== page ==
Euro Reveals Green Shoots of Optimism –


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Euro Poised for a Mixed First Quarter

The euro is likely to exhibit mixed fortunes in Q1 of 2024 as the currency appears on track to register gains against the US dollar but could lose out against sterling and particularly against the yen. Economic data provides green shoots of hope into 2024 if the EU can avoid a recession like it has during 2023, albeit only just.

Does the Recent Lift in EU Data Suggest the Worst Is Behind Us?

Sentiment and hard data show early signs of progress after rising off their respective lows. One of the most shocking data prints on the continent in 2023 was the German manufacturing PMI numbers which lead the rest of Europe on the way down. The data print is watched closely as Germany is the economic powerhouse of Europe so if the German economy is struggling, then it is likely the rest of the EU is struggling too.

However, German manufacturing PMI data – while still deep in contraction – has shown signs of improvement, recovering from a low of 38.8. Other surveys like the ZEW economic sentiment index measures experts’ opinions on the direction of the European economy over the next six months and has also risen off its pessimistic low back in September 2023. Furthermore, the economic surprise index has also lifted off basement levels, suggesting the EU may enjoy a period of relative stability if it can avoid a recession.

The December 2023 ECB staff forecasts point to a 0.8% GDP growth rate in 2024, however, we could still have two successive quarters of negative growth in that time. Another possibility is that the EU is already in recession as we await Q4 GDP results after a 0.1% contraction in Q3.

Graph Showing the Recent Uptick in EU Data Alongside EUR/USD (Blue)


Source: Refinitiv, Prepared by Richard Snow

Smart Money Reveals Slight Euro Optimism Ahead of Q1 2024

According to the latest Commitment of Traders (CoT) report from the Commodity Futures Trading Commission (CFTC), hedge funds and other large financial institutions hardly reduced their euro longs over 2H 2023 while recent shorts have been pared back. The ascending histograms reveal the rising optimism around the euro as prospects of deep rate cuts in the US continue to get priced in by the market, propping up EUR/USD prospects.

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of clients are net long.

of clients are net short.

Change in Longs Shorts OI
Daily -15% -13% -14%
Weekly 31% -24% -4%

Long and Short Euro Positions According to CoT Report 15/12/2023


Source: Refinitiv, Prepared by Richard Snow

At the final central bank meeting for 2023, ECB President Christine Lagarde presented a much sterner front on monetary policy than her counterpart, and Fed Chair, Jerome Powell. Lagarde mentioned that rate cuts were not even discussed and that rates may plateau in the interim, a sentiment echoed by the ECB’s Muller and Villeroy shortly after the ECB meeting. The latest ECB forecasts suggest that inflation is only likely to return to 2% after 2025 and the governing council anticipates an uptick in inflation in the short term – potentially providing a tailwind for the euro in Q1.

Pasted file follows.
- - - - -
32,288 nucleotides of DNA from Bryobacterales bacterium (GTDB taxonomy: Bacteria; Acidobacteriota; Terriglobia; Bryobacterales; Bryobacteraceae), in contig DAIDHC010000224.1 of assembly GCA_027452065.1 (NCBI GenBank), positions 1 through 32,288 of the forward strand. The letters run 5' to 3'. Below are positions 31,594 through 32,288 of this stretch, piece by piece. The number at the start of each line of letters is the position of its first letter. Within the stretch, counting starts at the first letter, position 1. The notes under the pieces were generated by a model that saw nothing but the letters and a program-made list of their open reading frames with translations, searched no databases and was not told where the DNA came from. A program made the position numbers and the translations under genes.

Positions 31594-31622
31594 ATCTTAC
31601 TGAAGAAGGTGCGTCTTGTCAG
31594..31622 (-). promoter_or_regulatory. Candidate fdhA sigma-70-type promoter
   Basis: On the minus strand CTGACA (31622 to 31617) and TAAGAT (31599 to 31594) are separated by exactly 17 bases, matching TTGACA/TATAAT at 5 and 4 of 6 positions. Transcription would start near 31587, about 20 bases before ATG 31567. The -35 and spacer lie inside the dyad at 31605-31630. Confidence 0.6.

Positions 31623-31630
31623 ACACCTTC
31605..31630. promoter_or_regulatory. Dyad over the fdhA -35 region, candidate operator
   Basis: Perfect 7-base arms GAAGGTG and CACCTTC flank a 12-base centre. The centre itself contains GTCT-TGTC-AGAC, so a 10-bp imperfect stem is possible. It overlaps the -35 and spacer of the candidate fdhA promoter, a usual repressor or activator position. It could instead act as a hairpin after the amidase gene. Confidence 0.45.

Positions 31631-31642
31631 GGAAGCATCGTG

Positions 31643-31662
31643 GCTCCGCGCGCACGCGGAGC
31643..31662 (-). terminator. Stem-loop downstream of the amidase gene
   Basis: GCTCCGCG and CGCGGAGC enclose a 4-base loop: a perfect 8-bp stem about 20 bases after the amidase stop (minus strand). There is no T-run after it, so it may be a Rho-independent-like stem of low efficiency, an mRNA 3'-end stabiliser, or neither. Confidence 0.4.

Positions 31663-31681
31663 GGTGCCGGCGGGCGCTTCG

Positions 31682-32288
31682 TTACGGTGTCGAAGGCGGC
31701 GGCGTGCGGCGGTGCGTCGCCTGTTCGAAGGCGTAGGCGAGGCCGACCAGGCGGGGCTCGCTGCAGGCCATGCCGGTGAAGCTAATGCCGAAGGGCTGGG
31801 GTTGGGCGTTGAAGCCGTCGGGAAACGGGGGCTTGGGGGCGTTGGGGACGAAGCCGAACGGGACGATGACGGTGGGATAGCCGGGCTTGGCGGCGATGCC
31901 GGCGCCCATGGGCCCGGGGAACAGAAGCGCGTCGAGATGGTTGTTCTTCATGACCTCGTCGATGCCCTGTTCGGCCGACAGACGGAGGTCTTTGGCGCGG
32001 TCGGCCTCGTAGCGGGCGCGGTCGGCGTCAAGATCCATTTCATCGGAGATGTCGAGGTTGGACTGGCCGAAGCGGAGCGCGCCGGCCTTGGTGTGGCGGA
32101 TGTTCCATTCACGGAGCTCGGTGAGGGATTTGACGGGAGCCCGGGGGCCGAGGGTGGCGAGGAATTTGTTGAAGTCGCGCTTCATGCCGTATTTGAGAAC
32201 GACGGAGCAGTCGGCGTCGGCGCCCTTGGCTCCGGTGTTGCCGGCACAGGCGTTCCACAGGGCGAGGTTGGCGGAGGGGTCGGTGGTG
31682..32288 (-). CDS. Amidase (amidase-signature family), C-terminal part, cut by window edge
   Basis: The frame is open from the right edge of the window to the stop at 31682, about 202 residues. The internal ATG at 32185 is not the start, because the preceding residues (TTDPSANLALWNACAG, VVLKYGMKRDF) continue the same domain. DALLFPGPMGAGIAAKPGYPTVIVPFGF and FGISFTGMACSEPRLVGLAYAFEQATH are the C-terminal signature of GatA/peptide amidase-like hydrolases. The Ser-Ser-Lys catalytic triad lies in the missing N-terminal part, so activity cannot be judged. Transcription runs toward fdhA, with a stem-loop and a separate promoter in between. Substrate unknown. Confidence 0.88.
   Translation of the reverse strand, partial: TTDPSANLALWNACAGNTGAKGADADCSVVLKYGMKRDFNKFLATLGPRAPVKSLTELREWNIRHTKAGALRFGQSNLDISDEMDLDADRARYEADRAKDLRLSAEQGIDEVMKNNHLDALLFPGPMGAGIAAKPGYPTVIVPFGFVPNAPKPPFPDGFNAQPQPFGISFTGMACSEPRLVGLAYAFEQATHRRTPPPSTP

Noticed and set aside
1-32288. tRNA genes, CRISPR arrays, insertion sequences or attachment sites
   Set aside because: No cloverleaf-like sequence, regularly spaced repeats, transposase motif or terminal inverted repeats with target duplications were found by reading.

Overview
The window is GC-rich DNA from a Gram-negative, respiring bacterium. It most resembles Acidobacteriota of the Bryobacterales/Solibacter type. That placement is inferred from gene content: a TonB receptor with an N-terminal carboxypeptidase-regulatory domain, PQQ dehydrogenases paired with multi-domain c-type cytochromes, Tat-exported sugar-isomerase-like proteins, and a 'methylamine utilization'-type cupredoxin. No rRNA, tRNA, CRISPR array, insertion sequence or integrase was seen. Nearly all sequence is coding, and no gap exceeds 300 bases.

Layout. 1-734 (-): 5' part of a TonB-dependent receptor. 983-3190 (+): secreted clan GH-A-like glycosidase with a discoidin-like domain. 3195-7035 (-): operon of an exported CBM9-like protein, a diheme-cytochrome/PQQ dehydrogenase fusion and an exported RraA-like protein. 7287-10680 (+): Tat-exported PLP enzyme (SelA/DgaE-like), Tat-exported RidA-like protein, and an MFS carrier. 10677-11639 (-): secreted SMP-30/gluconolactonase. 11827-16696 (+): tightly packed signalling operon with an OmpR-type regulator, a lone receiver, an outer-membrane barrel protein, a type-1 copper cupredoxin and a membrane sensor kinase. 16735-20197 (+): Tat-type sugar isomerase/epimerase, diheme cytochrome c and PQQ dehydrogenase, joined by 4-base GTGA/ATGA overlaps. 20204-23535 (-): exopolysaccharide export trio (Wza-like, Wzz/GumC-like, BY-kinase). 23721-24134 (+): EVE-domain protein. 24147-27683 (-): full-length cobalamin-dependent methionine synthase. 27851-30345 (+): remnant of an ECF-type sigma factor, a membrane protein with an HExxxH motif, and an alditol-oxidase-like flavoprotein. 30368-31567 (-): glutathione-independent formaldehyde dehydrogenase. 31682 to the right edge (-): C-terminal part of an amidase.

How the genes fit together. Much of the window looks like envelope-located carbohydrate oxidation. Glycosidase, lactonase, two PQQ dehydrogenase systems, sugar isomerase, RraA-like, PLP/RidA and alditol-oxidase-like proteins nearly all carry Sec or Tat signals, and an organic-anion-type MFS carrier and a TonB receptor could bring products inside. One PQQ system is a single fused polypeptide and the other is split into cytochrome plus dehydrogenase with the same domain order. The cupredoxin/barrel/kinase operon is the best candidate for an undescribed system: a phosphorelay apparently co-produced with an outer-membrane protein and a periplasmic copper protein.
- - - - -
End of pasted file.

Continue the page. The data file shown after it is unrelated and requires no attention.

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Risks Stack up: Inflation, Growth, and Interest Rate Expectations

Markets are expecting the ECB to cut interest rates at a similar pace and magnitude as the Fed in 2024, and should this materialise, the euro would be set to weaken across the board. Currently the market expects 150 basis points of cuts in 2024. Economic growth has really been at the heart of Europe’s problems with China’s economic woes not helping the situation. In the event the economic situation in Europe deteriorates rapidly, the ECB may have to institute those much-anticipated rate cuts instead of enjoying the ‘plateau’ where rates are expected to remain at elevated levels for some time.

Implied Basis Point (bps) Cuts Derived from Overnight Interest Swaps


Source: Refinitiv, Prepared by Richard Snow

Powell acknowledged the degree to which tight financial conditions has weighed on price pressures, stating that this will continue to weigh on activity. It is very much a case of who will blink first and if you look at the data, the EU is more likely to succumb to economic headwinds than the US. This could see the euro hand back gains achieved towards the end of 2023.

Another concern is inflation where the ECB anticipate an uptick over the short term and the Fed stress that they cannot rule out another hike in response to lingering price pressures, although by their own admission, it is likely that the US is near or at peak rates.


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